In 'Rebuilding Paradise,' a Community Struggles to Recover from the Camp Fire

A home burns as the Camp Fire rages through Paradise, CA on Thursday, Nov. 8, 2018. (Photo by Noah Berger)

A powerful new documentary, "Rebuilding Paradise," from director Ron Howard and National Geographic, follows the city of Paradise, California, as it faces the destruction wrought by the 2018 Camp Fire. The movie is currently in a hybrid theatrical/'virtual cinema" streaming release, and you can visit its "Find a Screening" page to find out how to see it.

The film opens with a harrowing nine-minute recap of the fire. The footage is made up of phone videos taken by residents as they fled the rapidly approaching fire, which killed 85 people, displaced 50,000 residents and destroyed 95% of local structures.

Howard and his crew then follow a group of residents as they aim to save the community and rebuild the city. We meet the local school superintendent; a man who got sober and put his life together in Paradise before becoming its mayor and a community leader; the school custodian and his young family; a policeman whose family life is strained by his work; a young family with deep ties to the area; a pair of high school seniors whose year is wrecked; and a school psychologist who's trying to counsel kids while dealing with her own trauma.

Howard's mother-in-law lived in Paradise for several years, and it's obvious that the community trusts a filmmaker with local ties and opens up to his crew in a way they may never have for strangers. As a man who knew the town before the fire, Howard is perhaps better suited than any other documentarian to help these people communicate their loss.

The opening sequence is spectacular, edited with a skill that makes it equal to or surpassing anything you'd see in a big-budget action movie. As we follow the residents over the course of the next year, there's nothing to match that excitement, but it's also impossible to forget the trauma that the people we're following have experienced.

Paradise, CA - Burned down property strewn with debris. (National Geographic/Lincoln Else)

The movie doesn't shy away from the causes of the fire. Power company PG&E has notoriously failed to do proper maintenance on its equipment in the state, and investigators have established that faulty equipment caused the Camp Fire. We see residents face off with a PG&E executive sent to offer bland apologies for the fire, and he's overwhelmed by the anger and pain of the community.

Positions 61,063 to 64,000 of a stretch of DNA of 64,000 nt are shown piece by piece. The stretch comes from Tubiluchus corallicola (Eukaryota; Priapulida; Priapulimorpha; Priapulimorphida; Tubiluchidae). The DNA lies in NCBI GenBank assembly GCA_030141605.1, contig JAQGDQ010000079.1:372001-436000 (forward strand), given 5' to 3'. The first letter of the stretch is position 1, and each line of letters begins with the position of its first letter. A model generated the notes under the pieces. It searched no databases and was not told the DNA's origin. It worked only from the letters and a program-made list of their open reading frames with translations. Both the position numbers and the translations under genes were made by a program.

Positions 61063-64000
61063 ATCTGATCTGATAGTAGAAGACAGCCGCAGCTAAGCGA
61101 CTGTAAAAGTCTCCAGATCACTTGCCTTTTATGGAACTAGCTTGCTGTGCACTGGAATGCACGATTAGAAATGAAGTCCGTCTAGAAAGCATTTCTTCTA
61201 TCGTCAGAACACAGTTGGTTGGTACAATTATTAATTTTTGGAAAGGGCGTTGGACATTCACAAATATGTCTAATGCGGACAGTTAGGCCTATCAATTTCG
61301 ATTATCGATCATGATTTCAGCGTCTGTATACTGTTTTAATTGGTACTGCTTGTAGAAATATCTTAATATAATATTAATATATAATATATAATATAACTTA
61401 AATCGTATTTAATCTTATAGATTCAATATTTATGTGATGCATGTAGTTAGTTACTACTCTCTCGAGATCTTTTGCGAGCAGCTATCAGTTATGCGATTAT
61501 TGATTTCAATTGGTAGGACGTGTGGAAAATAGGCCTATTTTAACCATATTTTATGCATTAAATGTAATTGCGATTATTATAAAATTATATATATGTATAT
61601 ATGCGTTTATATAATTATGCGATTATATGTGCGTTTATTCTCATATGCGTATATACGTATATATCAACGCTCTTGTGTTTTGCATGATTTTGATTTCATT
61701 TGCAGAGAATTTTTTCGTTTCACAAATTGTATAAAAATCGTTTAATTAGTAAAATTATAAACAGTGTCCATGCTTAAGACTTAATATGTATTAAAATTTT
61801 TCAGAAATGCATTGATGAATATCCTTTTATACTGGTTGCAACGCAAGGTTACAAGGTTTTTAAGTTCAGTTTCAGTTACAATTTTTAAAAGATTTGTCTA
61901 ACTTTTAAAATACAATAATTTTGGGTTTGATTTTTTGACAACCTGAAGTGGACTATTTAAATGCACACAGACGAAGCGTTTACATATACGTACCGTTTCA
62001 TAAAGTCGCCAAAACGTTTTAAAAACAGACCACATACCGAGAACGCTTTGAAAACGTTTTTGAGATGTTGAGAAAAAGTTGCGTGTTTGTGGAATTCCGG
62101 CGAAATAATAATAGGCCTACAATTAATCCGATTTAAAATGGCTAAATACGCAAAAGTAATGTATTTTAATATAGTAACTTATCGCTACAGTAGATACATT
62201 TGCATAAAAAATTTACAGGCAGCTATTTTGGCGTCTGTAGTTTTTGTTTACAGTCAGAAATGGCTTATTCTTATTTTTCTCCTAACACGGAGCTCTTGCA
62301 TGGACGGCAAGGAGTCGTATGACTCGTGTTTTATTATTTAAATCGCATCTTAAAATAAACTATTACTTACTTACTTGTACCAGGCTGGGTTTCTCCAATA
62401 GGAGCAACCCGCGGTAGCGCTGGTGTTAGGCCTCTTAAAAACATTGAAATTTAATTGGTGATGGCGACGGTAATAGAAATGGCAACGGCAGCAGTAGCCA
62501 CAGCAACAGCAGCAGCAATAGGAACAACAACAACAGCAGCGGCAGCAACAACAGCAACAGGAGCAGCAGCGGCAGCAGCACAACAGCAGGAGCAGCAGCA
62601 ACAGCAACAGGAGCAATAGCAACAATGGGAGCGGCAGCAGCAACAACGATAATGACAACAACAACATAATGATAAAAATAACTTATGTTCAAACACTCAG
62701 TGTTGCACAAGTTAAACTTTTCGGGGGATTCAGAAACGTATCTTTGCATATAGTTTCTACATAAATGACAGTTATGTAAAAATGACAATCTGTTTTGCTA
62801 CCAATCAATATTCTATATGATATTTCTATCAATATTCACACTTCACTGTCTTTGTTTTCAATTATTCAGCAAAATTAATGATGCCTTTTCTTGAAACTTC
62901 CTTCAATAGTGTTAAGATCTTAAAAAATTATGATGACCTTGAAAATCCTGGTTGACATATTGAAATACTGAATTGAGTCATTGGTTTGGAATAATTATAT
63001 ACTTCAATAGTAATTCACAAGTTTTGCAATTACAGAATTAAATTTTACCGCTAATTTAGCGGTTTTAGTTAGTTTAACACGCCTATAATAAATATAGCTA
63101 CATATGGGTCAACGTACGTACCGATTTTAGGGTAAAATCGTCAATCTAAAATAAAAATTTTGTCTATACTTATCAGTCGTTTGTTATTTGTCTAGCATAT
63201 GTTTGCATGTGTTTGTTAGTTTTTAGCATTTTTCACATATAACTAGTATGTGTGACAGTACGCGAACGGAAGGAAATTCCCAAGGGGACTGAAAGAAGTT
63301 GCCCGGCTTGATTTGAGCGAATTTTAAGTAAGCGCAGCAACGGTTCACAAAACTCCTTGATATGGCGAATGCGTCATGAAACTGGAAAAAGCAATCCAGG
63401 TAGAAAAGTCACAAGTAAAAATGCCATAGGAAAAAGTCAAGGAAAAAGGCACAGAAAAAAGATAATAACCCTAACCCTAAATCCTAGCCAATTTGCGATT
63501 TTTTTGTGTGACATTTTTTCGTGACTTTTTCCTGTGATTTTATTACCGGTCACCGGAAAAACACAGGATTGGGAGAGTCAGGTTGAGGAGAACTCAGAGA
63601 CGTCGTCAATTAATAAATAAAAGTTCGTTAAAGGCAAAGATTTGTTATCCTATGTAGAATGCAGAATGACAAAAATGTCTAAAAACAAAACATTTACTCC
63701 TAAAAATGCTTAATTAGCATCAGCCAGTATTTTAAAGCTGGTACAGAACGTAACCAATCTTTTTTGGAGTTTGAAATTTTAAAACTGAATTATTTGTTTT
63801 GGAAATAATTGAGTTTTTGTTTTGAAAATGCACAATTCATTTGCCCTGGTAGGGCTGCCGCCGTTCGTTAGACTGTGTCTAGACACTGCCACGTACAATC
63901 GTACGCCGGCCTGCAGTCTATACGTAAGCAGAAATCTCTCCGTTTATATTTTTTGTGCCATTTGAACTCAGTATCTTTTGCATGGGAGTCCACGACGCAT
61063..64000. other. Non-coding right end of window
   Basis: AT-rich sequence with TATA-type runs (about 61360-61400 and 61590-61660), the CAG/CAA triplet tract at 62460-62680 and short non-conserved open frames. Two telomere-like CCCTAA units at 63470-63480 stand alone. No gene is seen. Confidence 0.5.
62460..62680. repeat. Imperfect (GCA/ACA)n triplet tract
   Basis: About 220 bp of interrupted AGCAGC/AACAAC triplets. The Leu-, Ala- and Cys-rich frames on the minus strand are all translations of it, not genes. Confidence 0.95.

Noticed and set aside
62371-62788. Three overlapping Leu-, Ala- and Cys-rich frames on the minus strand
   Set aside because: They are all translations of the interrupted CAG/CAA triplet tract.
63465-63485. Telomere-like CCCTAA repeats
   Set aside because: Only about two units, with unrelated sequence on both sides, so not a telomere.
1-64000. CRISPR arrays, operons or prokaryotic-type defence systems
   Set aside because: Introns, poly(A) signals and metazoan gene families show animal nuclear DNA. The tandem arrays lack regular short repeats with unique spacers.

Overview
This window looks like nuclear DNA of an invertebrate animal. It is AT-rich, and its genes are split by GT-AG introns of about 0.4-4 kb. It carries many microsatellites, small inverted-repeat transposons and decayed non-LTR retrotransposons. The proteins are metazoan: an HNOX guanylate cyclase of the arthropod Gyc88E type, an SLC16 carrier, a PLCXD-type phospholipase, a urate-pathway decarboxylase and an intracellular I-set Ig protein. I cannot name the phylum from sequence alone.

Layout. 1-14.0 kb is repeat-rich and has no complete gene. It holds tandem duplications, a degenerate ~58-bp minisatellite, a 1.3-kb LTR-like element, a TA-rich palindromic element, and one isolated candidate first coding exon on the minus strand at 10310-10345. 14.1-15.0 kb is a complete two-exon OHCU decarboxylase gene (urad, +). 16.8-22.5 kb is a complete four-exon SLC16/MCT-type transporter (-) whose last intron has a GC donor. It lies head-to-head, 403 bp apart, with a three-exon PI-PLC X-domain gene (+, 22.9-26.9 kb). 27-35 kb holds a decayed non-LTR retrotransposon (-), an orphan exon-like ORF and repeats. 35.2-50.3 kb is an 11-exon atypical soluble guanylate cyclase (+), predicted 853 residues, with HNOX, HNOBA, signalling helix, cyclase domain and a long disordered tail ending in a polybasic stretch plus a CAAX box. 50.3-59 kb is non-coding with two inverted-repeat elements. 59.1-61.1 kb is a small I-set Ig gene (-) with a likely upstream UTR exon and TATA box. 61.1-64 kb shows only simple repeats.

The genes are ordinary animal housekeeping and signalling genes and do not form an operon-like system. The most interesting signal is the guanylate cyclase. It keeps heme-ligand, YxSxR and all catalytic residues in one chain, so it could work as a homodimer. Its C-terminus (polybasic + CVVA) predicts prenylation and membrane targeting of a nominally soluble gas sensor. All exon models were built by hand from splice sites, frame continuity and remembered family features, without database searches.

There's also some enlightening discussion of how California's refusal to conduct controlled burns has made all these communities more vulnerable to disasters like this. There's a concise lesson in exactly why and how these fires get out of control and what the state should be doing to lessen their impact.

Finally, every person in the film connects the conditions that allowed for the fire to climate change. The rainy season seems to start later every year, and residents felt vulnerable long before the fire actually occurred. They just didn't realize how vulnerable they would be when it came.

Michelle John addresses Paradise High School students during graduation after the Camp Fire. (National Geographic)

Superintendent of Schools Michelle John is the heart of the film. She's determined to save the school year for her students, and it's her husband, Vietnam War veteran Philip John, who finds himself tasked with making sure she takes care of her own health and well-being in the face of the crisis.

The time period covered in "Rebuilding Paradise" ends in late 2019. After watching the film, it's impossible not to wonder how all of these tough Americans have dealt with 2020. Here's hoping for a Zoom-based sequel called "COVID in Paradise."

A note on "virtual cinema" streaming: Dozens of independent movie theaters around the country have partnered with studios to stream the movies they'd be showing if theaters were allowed to open in their communities. Viewers pay for the stream via the theater's website, and the studio and theater split the proceeds.

If you use the "Find a Screening" page and there's no participating theater in your community, then just find any theater that does offer the streaming option and you can rent the film. If you want to watch on your home TV, you'll likely need to use Google Chromecast, Apple AirPlay or an HDMI cable to connect your computer to the bigger screen.

This isn't a perfect solution, but it does put some money into struggling independent businesses during the pandemic. If this seems too complicated, you can wait for the release to traditional video on-demand stores, its airing on National Geographic Channel or for it to arrive at its eventual streaming home on Disney+.

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